Of course for Dick the good and bad news are that we are already lost in a false realm, locked in a time-loop we did not created but were forced into by agencies outside our control, that history has been one long repetition, a staged affair and illusion. And the alien agency or intelligence that is driving us forward, accelerating us into the future, collapsing toward a singular point of no return is as he’ll say in a Eureka! moment in his Exegesis:
I’ve got it! The “AI” voice that I hear: we built something (AI system, living info, VALIS, Zebra, whatever) to remind us. That is its job. We must have known that the artifact might take over and try to rule us (and remove our memories). So we created Zebra just in case. And so it came to pass! (Exegesis, KL 6832).
Reading Dick one realizes that for him it is all hyperbole and metaphorics, rhetorics – a grasping after figures and tropes that might convey what is essentially unexplainable rather than a falling back into nonsense, madness, and rogue irrationalism. “The black iron prison is the corpus of the great it as it was; our world is the process metamorphosis, interim, of an insect-like camouflaged, mimicking organism. (Exegesis, KL 5378). As Land in one of his more pungent moments tells us: “It is ceasing to be a matter of how we think about technics, if only because technics is increasingly thinking about itself. It might still be a few decades before artificial intelligences surpass the horizon of biological ones, but it is utterly superstitious to imagine that the human dominion of terrestrial culture is still marked out in centuries, let alone in some metaphysical perpetuity. The high road to thinking no longer passes through a deepening of human cognition, but rather through a becoming inhuman of cognition, a migration of cognition out into the emerging planetary technosentience reservoir, into ‘dehumanized landscapes … emptied spaces’ where human culture will be dissolved.” (Land, KL 3980)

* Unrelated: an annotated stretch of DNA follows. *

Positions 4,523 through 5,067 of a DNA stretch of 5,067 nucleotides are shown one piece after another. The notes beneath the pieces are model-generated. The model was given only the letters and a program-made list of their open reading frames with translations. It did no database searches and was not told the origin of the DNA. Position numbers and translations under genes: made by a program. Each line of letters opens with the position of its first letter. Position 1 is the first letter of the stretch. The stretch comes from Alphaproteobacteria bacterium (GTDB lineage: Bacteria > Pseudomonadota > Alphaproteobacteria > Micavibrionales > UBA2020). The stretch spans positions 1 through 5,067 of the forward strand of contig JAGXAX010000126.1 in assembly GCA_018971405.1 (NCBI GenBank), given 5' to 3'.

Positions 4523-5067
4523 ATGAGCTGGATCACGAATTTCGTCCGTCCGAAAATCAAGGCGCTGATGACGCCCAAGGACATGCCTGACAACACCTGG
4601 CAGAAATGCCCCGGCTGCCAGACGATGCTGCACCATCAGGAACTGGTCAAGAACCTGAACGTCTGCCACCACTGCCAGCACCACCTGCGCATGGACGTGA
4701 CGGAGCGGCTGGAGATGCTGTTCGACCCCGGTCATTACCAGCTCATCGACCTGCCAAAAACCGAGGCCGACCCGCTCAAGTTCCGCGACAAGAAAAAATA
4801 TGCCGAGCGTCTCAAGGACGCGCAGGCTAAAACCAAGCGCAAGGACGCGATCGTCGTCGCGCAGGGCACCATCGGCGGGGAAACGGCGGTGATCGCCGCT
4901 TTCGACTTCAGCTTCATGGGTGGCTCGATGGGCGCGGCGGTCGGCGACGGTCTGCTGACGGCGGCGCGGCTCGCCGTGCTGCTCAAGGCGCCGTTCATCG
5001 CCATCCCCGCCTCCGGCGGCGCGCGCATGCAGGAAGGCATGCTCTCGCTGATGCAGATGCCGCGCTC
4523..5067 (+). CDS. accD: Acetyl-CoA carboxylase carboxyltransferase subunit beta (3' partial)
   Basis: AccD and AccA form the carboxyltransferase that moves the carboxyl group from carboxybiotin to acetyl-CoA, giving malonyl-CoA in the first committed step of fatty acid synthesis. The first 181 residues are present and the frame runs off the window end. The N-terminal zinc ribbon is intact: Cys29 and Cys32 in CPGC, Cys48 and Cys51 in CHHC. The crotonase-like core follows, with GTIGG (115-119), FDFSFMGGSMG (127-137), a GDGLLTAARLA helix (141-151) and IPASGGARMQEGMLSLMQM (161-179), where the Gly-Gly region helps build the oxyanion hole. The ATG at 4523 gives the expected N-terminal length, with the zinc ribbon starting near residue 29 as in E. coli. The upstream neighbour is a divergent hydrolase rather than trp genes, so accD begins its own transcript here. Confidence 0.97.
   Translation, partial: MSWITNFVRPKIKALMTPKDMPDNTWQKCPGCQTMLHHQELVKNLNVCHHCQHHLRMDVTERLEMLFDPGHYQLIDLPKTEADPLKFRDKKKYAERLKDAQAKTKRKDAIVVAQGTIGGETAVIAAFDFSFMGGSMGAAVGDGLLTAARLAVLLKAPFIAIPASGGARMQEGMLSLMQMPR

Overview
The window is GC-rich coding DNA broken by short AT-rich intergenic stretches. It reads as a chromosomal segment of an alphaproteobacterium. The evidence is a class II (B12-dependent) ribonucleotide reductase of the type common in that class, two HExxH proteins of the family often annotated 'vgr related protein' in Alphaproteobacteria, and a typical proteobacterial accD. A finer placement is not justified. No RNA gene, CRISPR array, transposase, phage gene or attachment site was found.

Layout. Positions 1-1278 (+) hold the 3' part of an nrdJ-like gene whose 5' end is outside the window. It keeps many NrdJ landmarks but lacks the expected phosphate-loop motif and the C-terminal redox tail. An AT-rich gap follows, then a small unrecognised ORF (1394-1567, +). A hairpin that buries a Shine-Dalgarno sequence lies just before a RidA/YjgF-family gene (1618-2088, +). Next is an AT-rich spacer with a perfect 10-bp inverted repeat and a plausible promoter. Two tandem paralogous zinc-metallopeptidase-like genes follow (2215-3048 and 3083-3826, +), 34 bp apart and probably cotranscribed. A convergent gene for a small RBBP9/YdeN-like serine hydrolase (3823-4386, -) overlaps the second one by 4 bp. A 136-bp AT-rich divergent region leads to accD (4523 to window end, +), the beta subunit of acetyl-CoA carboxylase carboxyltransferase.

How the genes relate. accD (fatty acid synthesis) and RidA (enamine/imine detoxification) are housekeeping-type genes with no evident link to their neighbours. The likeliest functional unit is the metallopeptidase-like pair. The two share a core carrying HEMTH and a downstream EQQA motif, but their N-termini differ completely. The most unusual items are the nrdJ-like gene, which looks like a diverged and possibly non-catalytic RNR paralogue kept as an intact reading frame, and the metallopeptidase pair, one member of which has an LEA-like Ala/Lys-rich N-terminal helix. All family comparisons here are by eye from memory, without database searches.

SHALL THE SLEEPERS AWAKE?